Trim as their work forces are, businesses are likely to remain shy of hiring more people, partly because they remember the painful layoffs that characterized the recent recession. “We do not expect manufacturing employment to pick up in 2006,” she says. “Manufacturers still need to maintain labor costs that are appropriate in the face of global competition.”

So what can business owners do to prepare for the next 12 months? Future productivity gains will need to come from investments in innovative technologies and the streamlining of back office and support operations.

“On the product manufacturing side many businesses have done a good job integrating the supply chain into their systems and a decent job in integrating customers into their systems,” reports Smeltzer. “The next logical step is to look at the business side: Are there ways technology can help utilize resources? Are there effective management programs to avoid the use of excessive energy?”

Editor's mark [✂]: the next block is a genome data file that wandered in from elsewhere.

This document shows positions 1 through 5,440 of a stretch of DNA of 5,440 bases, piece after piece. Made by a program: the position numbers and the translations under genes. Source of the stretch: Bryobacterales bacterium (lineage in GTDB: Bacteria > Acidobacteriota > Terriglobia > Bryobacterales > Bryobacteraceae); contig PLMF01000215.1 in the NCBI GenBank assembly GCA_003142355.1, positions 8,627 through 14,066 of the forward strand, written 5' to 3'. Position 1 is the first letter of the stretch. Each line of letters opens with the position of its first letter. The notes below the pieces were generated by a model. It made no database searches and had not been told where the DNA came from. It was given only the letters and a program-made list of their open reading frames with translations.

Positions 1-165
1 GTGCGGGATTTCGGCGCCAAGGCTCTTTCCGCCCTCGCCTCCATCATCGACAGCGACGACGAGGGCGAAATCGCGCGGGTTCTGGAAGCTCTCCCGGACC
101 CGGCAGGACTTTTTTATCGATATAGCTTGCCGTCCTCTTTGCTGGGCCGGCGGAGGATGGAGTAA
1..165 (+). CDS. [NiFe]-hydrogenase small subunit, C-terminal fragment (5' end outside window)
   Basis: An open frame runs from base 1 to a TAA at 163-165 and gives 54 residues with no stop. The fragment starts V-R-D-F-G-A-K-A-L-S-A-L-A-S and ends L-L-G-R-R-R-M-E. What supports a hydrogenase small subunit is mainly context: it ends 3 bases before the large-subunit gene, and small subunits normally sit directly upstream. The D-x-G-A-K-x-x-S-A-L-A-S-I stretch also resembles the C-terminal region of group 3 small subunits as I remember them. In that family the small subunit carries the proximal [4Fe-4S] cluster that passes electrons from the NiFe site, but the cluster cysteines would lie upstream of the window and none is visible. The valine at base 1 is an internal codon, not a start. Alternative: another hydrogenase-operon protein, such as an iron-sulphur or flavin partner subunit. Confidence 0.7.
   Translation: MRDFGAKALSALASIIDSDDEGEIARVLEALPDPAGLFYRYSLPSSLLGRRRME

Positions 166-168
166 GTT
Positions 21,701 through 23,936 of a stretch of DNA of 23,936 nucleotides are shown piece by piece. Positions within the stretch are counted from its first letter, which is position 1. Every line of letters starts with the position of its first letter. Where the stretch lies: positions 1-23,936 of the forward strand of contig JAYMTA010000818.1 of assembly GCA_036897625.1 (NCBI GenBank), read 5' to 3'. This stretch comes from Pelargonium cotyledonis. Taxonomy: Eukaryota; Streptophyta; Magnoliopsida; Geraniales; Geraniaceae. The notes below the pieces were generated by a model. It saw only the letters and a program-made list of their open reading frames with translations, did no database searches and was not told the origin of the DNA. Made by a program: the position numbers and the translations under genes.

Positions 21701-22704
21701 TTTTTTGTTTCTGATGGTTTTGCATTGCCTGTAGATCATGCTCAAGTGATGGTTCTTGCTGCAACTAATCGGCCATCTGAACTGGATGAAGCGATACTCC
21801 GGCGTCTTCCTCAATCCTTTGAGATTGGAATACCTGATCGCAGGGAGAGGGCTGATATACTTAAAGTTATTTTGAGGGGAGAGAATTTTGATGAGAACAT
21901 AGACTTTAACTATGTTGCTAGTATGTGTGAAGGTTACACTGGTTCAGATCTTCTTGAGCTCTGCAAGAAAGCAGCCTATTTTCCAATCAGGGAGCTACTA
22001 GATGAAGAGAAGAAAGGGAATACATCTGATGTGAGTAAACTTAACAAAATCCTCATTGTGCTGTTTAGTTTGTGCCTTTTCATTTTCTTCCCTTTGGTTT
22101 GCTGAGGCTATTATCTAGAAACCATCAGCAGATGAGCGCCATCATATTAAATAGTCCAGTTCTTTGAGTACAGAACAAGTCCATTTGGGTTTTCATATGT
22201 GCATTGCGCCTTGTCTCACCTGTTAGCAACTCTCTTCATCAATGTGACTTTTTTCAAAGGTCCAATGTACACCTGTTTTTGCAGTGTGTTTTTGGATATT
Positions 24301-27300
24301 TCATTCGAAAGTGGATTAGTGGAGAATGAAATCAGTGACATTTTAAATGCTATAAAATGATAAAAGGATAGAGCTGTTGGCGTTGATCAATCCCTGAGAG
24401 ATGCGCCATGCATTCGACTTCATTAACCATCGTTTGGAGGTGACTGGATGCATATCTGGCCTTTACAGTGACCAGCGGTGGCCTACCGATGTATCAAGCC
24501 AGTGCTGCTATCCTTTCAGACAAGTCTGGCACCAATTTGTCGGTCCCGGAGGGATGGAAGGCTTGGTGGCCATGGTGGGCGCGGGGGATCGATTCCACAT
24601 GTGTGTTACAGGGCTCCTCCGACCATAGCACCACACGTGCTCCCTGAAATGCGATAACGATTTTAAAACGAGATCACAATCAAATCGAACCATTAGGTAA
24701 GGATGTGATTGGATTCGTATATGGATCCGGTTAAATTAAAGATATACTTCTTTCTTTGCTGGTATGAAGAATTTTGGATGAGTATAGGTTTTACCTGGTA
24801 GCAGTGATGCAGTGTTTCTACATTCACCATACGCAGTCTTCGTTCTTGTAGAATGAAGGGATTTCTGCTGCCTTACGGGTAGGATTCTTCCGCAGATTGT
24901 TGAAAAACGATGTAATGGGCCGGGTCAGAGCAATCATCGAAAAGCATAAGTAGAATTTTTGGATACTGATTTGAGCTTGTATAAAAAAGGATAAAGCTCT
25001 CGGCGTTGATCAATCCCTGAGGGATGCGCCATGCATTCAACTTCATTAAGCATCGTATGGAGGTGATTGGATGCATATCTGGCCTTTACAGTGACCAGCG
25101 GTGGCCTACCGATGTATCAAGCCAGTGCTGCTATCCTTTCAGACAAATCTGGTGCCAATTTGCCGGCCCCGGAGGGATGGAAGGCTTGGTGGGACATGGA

Many times, of course, investing in technology can prove difficult for smaller operators. Things aren't made easier by the increasing cost of money. “Six kicks of the prime rate in 2005 is reason enough for many business owners to rethink expansion or embrace new technology,” says Schackne. “Many smaller manufacturers are looking at rising rates and saying ‘Nah, I don't think I will borrow now.’”

On the human resources side, organizations large and small need to respond to employee nervousness about the rising costs of gasoline and home heating fuel. “Rising costs are weighing heavily on the mentality of workers,” warns Schackne. “The resulting pressure on emotions, I believe, will curtail and hurt production.”

Schackne suggests helping employees organize car pools and expand flex-time programs to accommodate work schedules. And ask employees for ideas that will make their jobs more efficient. “It's amazing what employees can tell you about their jobs if you ask them,” he says.

In brief, 2006 presents American business with an operating environment characterized by steady if unspectacular economic growth. Successful organizations will continue to improve productivity, cutting unnecessary expenses to wring more profitability out of revenues that will be increasingly hard to come by, particularly for those businesses serving consumers.